I can’t stop laughing, honest…..
Sweden has become internationally synonymous with anti-Jew hatred and the systematic destruction of their once proud Swedish cultural heritage. They’ve become the poster child for the rest of the Nordic region and elsewhere in Europe of what not to become.
But what exactly is soft power? At the foreign ministry, spokesman Mats Samuelsson said Sweden had done successful “nation branding”, which means that despite being a nation of only nine million, Sweden has a relatively loud voice on the global arena.
“It’s unique for such a small country to be on this kind of list.”
NOTE: These people are delusional, instead of being lauded and envied, they’re actually despised and laughed at.
‘Asylum-friendly Sweden a soft-power superpower’
Published: 21 Nov 2013 14:40 GMT+01:00
Sweden is once again in the top ten in a soft-power rating by Monocle magazine, which credits the “boring stuff” like gender equality, but also applauds the Swedish asylum stance that “shames its European neighbours”.
The annual soft-power index put Sweden in sixth place, making it the only Nordic country in the top ten.
“We were extra proud of being ranked higher than Switzerland,” joked Mats Samuelsson, a spokesman at Sweden’s Foreign Ministry (Switzerland was ranked eighth).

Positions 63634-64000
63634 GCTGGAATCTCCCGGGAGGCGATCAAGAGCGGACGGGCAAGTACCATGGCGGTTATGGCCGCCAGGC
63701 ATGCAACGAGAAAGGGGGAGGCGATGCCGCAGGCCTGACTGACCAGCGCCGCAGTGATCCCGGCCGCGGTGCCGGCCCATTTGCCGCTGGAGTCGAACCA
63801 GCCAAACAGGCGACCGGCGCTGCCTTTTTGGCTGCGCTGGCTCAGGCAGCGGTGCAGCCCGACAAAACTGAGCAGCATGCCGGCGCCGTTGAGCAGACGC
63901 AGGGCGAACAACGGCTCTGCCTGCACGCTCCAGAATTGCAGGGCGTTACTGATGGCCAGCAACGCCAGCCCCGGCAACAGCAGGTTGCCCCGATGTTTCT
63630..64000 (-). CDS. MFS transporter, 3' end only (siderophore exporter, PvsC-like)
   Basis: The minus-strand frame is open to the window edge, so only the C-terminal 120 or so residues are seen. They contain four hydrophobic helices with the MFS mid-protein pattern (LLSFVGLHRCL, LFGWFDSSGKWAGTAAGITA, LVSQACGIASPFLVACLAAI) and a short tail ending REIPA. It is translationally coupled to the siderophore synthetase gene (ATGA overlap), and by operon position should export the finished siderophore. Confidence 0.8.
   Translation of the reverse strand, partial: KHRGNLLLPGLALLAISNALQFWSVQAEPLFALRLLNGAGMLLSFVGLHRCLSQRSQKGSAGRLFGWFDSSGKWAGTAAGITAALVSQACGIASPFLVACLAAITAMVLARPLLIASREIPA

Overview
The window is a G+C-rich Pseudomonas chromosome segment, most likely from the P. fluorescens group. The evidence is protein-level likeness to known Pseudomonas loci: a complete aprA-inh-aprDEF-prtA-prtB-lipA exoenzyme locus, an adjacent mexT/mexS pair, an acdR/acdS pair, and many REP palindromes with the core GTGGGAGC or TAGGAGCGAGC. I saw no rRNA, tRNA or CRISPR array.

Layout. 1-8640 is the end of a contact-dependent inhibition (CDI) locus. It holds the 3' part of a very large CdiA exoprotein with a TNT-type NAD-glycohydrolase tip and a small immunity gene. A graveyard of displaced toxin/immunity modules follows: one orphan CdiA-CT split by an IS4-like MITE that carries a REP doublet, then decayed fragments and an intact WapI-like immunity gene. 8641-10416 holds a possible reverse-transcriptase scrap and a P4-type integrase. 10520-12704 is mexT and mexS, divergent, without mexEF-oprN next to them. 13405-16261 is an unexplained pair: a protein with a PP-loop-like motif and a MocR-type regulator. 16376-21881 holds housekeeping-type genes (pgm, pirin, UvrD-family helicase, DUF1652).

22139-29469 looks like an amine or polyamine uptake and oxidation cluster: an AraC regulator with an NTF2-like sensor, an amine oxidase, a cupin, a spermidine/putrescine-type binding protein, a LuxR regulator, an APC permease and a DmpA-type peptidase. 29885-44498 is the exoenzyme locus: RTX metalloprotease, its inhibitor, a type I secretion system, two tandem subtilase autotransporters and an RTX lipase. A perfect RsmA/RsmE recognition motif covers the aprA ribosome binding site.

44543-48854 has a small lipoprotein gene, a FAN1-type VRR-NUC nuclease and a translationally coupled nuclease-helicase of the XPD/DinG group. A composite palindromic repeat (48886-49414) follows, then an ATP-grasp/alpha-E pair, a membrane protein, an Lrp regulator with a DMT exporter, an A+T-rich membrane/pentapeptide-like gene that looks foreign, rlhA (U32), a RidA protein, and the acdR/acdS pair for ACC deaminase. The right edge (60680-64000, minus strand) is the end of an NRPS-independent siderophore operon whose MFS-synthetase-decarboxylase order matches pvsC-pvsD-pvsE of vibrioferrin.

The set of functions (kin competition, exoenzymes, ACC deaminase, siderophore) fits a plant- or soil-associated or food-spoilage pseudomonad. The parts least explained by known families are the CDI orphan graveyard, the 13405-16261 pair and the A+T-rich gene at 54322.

“We interpret this as a sign that we are heading in the right direction when it comes to the foreign ministry telling the story about Sweden. We all invest a lot in social media, the ministry itself, the embassies, and the foreign minister,” Samuelsson added.
Sweden ranked just ahead of Australia, while Japan claimed fifth position. Germany topped the Monocle ranking, ahead of the UK in second place and the US in third place.
“It may not lead the medal tables at the Olympics or make blockbuster films but it scores highly on the boring stuff – good governance, education, gender equality,” the Monocle summary stated.
Samulesson at the foreign ministry said Sweden’s cultural exports also help the country’s standing abroad.
“We often like to highlight our music exports and the crime lit wonder, cooler cultural expressions, but they chose what they called the ‘boring stuff’,” Samuelsson said. “It is funny that they call it it the boring stuff, of course, but these are incredibly important factors in building a good society, so it’s exciting that that is still the image of Sweden abroad.”